This week, Hillary Clinton broke her almost month-long streak of avoiding the press. After a speech on small businesses in Cedar Rapids, Iowa, she took six questions from reporters who have been diligently following her around since she announced her presidential candidacy April 12.
No surprise, the media didn't clamor for her to flesh out her plan for small businesses. Instead, she found herself parrying queries about her e-mails, the Clinton Foundation and its donors, and her vote to approve the invasion of Iraq in 2003.
What would have been a squirm-inducing moment for any other candidate was for Clinton an occasion to draw on skills tempered in the fires of decades in politics. It provided both a reminder of her past in the hot seat of Whitewater, Monica and other battles and a glimpse of her future campaign strategy: She will swat away any unwanted questions by stonewalling as long as possible and, when that's no longer viable, by deflecting with responses designed to make the topic seem as boring as rain and her questioners as tedious gnats.
Here's how she handled a question about the burgeoning scandal involving questionable donations to the Clinton Foundation: "I am so proud of the Foundation," she said. "I'll let the American people make their own judgments."
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There's nothing to see here. Move on.
My boring question: Is Hillary just kidding us or is she also kidding herself? At the very least, she didn't report the Foundation's donations from foreign governments, as she promised the president she would when she became secretary of state. At worst, the Foundation took money from some shady characters hoping to put a Clinton gloss on dicey businesses.
But the thin gruel she served up has a strategic purpose: Next time the controversy comes up, she can say: asked and answered, old news. Can we please talk about the important issues the American people care about?
It works, too. The Clintons have an extraordinary ability to thrive amid turmoil that would fell mere mortals. They — and the rest of us — have seen it all before.
Speaking of déjà vu, Sidney Blumenthal, a consigliere from the Clinton White House and Monica Lewinsky scourge, has re- emerged as the author of memos on Libya that Clinton passed on to top State Department aides as urgent reading. So how does he fit now and why was a political operative giving advice on Libya policy? Hillary played the loyalty card: "I have many, many old friends and I always think that it's important when you get into politics to have friends you had before you were in politics and to understand what's on their mind."
Even ABC News anchor George Stephanopoulos, one of the few top aides to President Bill Clinton to escape the association seemingly unscathed, recently found the tentacles reaching around his neck because of a charitable donation to the Foundation.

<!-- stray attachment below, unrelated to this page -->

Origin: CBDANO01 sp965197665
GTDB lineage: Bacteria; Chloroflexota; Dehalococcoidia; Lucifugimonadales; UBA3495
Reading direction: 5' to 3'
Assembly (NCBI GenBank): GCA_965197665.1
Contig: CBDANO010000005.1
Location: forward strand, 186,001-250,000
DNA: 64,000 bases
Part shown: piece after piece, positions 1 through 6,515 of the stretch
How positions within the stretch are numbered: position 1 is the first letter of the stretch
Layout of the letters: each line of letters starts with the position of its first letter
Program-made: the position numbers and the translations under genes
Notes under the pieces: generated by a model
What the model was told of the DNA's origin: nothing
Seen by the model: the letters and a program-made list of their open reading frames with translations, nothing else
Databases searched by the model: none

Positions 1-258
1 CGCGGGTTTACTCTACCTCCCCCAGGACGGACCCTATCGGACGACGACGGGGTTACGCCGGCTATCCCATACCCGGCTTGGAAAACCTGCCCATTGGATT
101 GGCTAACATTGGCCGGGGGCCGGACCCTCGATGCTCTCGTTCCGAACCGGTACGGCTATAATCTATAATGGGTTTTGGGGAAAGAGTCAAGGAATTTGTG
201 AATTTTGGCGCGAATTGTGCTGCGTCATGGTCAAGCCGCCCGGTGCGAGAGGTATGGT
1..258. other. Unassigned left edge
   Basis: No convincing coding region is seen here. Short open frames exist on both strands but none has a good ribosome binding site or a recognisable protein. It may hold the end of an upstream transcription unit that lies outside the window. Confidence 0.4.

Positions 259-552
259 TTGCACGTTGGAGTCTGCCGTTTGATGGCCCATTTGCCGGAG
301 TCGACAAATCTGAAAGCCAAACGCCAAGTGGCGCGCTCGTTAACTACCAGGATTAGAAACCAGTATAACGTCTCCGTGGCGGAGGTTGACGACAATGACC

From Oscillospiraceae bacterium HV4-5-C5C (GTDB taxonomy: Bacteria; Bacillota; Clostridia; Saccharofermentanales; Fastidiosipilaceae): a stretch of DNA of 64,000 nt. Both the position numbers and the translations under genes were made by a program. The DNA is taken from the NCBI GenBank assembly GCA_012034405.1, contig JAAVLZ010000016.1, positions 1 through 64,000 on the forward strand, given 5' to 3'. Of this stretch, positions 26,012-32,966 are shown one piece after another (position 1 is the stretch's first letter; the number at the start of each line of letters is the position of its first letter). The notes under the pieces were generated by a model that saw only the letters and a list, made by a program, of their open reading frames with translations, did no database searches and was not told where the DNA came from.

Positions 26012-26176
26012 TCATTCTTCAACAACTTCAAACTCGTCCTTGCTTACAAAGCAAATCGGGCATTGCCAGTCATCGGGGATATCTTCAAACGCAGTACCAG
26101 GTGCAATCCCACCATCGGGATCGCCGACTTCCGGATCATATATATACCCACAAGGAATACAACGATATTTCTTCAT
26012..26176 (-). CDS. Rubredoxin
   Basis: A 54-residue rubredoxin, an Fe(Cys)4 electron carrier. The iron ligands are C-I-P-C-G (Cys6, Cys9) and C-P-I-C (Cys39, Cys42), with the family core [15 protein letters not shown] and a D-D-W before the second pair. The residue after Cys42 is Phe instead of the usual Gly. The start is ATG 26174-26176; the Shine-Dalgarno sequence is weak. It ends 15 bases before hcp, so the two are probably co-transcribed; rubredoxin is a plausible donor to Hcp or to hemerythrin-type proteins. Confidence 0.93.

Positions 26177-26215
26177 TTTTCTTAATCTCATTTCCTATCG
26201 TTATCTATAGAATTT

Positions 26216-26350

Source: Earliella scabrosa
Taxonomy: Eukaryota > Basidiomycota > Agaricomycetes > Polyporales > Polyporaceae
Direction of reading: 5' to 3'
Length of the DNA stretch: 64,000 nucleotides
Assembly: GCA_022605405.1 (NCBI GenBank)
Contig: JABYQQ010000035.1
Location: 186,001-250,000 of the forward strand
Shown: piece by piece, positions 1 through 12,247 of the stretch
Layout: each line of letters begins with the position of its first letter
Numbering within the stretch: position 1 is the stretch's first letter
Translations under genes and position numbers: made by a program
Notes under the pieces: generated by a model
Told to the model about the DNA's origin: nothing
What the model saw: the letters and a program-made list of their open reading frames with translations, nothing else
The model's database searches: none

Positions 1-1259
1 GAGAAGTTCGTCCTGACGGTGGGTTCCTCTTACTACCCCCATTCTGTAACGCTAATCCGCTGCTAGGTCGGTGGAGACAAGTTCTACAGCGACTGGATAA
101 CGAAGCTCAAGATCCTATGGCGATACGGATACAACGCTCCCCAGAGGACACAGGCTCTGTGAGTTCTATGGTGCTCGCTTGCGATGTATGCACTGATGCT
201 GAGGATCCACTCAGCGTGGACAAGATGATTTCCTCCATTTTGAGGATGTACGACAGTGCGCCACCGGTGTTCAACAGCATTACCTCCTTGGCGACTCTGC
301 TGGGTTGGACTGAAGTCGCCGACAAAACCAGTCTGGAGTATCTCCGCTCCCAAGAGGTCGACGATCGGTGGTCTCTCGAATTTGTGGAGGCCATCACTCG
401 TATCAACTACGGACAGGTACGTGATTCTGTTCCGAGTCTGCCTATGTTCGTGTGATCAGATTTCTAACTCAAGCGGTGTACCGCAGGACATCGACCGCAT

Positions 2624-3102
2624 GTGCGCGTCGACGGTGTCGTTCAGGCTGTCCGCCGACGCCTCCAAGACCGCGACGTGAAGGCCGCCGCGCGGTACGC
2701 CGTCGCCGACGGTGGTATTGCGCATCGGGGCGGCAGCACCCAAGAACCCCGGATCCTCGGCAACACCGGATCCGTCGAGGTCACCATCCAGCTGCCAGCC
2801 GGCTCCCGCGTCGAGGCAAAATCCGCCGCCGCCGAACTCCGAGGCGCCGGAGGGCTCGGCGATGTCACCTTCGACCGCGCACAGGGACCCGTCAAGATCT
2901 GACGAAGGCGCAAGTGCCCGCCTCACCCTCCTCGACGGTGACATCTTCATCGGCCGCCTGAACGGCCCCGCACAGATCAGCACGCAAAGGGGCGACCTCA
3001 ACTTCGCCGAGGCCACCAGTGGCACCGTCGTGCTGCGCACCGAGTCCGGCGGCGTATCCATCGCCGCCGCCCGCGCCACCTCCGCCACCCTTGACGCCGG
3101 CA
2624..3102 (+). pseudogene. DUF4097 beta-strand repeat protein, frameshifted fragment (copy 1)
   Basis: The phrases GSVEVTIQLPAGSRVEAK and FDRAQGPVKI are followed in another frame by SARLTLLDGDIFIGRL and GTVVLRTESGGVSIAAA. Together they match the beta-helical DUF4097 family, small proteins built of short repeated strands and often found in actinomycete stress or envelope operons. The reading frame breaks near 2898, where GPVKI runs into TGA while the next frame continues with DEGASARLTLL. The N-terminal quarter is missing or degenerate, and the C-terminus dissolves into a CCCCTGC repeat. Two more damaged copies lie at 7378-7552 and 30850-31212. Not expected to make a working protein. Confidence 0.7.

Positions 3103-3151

But she will wriggle free of all that and whatever else comes her way. In March, Hillary waited eight days to address the missing e-mails, and said no more about it for another month. She was following the first rule of Clintonland: Wait out the first wave of attacks, then say there's nothing to be concerned about in a frustrated, sing-song voice, as if to a group of kindergartners.
The template was forged when her husband intoned his infamous denial about not having sex with that woman, then left the stage to his enemies for six months, giving them time to self-destruct. Instead of Clinton having to resign for a scandalous dalliance with an intern, Ken Starr looked pruriently overzealous, Republicans viciously partisan, and impeachment a bridge too far.
If boring worked for Monica — Bill Clinton is one of the most popular men on the planet — surely it's going to work for Hillary's more mundane, sex-free scandals. She's had a lot of practice weathering flare-ups: Gennifer Flowers, the embarrassing tax deduction for Bill's underwear, cattle futures, the pardons, the furnishings taken (and returned) to the White House, nefarious friends with private jets and the list goes on.
There were predictions that Hillary's poll numbers would plummet after the public learned that thousands of e-mails spanning her tenure at state were destroyed. It didn't happen. What's more, with the passage of time, Hillary was able to conflate two separate sets of e-mails into one so that now it's the darn State Department's fault if anything's missing. All she has to do is to keep repeating the answer she gave Tuesday, "I have said repeatedly I want those e-mails out."
Note the deft use of "repeatedly," conveying the sense that these questions are getting really tiresome.
We should have known when Hillary announced her candidacy with a supremely boring video that she intended to run the most boring campaign ever. She's off to a good start.